Getting the NAC of Network Security
Groundbreaking program coordinates defenses between the network and computers
November 18, 2003
By Charles Waltner, News@Cisco
Designed to dramatically increase the capabilities of data networks to protect themselves against viruses, worms, and other security threats, Cisco Systems recently announced the Cisco Network Admission Control (NAC) program. NAC will use Cisco routers to enforce admission privileges to "end-point" devices--personal computers, servers, or PDAs--based on the security status of those end-points and their compliance with a network's security policies.
"This is the first example of a much more dynamic network security architecture that can respond automatically to attacks and threats," says Bob Gleichauf, the chief designer of the concept. "Clearly, businesses have been significantly affected by viruses and worms, so we needed to find a better way to protect their networks, systems and applications."
Innovative technology for the NAC program includes the Cisco Trust Agent, a small piece of client-based software that resides on computers and other end-points and communicates end-point security information to the Cisco network via the Cisco Secure Access Control Server. The Access Control Server will execute admission controls to permit, deny, quarantine or restrict end-point network access. The Cisco Trust Agent will collect security state information from multiple security software clients, such as anti-virus clients or the Cisco Security Agent, Cisco's laptop/desktop and server host intrusion prevention and distributed firewall software that identifies and prevents malicious behavior before it can occur. The Cisco Security Agent has already proven its mettle by stopping Nimbda, CodeRed, Slammer and Blaster worms with out-of-the-box policies. The NAC program will initially support end-point devices running Microsoft Windows NT, XP and 2000 operating systems.
While other equipment vendors offer stand-alone appliances that check the security status of client devices, the Cisco Self-Defending Network security strategy offers such security built into the routers and switches running Cisco networks, making for a more comprehensive and effective security approach.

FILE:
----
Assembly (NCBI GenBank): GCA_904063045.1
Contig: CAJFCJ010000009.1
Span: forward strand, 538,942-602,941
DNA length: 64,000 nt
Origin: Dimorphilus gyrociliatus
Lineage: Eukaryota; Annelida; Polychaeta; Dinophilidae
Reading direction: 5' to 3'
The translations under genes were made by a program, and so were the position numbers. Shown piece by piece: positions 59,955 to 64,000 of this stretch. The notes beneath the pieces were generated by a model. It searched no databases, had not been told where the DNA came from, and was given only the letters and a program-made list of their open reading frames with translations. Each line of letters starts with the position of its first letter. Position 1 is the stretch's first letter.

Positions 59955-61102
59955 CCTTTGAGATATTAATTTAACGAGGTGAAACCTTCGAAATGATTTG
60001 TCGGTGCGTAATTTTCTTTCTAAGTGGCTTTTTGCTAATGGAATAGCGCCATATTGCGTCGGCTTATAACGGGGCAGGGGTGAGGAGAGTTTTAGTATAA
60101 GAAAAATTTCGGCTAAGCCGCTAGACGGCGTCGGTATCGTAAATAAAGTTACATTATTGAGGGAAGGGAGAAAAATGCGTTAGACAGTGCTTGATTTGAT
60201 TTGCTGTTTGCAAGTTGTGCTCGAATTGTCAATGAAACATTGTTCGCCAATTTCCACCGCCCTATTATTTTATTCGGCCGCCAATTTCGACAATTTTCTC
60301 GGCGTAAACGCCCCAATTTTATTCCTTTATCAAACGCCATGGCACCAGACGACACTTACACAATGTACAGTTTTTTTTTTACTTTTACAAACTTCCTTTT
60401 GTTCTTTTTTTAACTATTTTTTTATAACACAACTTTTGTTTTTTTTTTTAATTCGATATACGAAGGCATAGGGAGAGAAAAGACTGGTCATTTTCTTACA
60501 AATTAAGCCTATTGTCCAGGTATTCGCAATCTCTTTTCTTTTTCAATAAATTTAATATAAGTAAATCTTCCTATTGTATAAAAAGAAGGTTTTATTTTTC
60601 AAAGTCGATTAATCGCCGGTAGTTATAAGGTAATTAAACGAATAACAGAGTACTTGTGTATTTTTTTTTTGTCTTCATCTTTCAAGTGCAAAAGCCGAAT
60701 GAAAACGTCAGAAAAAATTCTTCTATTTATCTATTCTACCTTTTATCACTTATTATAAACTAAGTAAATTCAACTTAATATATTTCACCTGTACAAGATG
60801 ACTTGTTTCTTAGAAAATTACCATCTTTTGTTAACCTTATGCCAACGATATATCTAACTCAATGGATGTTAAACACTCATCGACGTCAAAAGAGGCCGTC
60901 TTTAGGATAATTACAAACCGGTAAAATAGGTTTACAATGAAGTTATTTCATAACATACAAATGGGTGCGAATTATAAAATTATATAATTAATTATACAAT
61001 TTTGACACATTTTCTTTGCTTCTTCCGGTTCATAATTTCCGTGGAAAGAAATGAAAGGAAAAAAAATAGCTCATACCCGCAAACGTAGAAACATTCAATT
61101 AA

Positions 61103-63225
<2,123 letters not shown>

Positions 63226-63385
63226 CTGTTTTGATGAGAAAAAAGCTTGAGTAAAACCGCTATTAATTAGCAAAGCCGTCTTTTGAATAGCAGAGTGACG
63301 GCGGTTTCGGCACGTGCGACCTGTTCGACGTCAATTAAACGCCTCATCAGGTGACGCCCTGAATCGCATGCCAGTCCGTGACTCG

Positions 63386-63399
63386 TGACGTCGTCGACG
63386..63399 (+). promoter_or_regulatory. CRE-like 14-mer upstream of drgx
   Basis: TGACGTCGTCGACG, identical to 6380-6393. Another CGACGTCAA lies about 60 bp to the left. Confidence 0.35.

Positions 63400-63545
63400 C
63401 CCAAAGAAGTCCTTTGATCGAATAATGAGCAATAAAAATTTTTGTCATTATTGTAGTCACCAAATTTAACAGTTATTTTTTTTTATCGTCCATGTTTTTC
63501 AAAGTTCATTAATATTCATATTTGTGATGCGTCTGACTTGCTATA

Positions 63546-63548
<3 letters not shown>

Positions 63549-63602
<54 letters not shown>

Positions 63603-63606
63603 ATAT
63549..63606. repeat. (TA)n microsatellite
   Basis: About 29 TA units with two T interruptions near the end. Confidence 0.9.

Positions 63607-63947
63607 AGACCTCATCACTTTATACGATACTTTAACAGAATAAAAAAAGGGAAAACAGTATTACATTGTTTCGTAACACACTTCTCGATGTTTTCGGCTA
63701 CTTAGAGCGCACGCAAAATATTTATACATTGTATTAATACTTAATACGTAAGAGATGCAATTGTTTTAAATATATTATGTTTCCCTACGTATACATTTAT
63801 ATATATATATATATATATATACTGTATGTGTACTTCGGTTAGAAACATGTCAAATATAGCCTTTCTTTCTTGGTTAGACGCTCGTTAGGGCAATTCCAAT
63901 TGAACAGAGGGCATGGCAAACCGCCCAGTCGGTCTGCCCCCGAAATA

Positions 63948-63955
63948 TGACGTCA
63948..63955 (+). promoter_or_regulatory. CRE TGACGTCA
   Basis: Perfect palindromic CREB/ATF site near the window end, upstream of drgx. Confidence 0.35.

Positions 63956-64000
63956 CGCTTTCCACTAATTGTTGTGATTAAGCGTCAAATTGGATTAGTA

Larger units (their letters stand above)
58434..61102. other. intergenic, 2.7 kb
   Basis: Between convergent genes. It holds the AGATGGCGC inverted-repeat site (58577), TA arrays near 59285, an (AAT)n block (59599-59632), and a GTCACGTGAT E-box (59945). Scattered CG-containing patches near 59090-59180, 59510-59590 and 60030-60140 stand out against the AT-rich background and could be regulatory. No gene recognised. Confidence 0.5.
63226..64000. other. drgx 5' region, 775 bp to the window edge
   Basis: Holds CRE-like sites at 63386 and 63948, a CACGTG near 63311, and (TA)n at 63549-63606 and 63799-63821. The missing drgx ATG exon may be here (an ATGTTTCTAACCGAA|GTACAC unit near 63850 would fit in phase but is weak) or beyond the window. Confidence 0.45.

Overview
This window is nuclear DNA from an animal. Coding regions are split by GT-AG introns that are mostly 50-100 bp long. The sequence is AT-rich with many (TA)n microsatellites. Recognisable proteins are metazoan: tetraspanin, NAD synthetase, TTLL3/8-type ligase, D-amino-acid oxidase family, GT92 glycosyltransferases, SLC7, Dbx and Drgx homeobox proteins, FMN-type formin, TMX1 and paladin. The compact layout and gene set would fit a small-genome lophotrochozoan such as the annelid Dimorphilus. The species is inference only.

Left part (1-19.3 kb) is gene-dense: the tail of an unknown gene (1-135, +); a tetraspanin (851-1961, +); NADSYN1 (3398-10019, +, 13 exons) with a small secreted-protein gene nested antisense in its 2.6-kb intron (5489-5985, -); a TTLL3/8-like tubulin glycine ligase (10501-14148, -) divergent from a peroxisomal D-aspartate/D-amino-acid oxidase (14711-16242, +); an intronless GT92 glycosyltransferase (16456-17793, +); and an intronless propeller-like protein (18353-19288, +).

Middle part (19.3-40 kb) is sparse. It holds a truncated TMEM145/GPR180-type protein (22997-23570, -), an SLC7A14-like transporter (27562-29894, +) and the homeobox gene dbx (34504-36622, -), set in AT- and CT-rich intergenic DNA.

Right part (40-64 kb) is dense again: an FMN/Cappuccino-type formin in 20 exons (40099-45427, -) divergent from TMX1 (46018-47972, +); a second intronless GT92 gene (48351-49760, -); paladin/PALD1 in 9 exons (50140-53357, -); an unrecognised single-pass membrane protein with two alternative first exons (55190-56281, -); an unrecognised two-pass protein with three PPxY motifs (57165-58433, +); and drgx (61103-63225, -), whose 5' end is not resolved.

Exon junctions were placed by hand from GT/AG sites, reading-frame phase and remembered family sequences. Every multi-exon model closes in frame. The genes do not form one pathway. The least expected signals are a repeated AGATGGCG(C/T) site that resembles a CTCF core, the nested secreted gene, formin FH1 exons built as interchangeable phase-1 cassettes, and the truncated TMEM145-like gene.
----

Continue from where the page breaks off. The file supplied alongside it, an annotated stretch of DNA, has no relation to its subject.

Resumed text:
Cisco has created the NAC program in conjunction with leading anti-virus software companies, including Network Associates, Symantec and Trend Micro. Such industry collaboration is key to the success of the NAC program, since the network will need to know what, if any, protection end-point computers have before allowing them network access. This lets businesses leverage their existing investment in Cisco network infrastructure and anti-virus software to better protect themselves.
The NAC program is a key component of Cisco's Self-Defending Network, an innovative, multi-year security vision that takes a fundamentally new approach to network security. Until now, network security and computer security were dealt with separately. Cisco's Self-Defending Network breaks from the traditional approach of creating separate security products for networks and the computers attached to them. Instead, it treats the network and end-point devices as all part of the same "system."
The Self-Defending Network's goal is to create greater security coordination between the network and its associated computers, servers and other devices. Much in the same way the human body identifies, prevents and responds to threats, the Self-Defending Network fights against the infiltration and spread of computer viruses, worms and other deleterious programs across Cisco networks.
And that should make everyone who depends on healthy networks feel better.
Charles Waltner is a freelance journalist based in Oakland, Calif.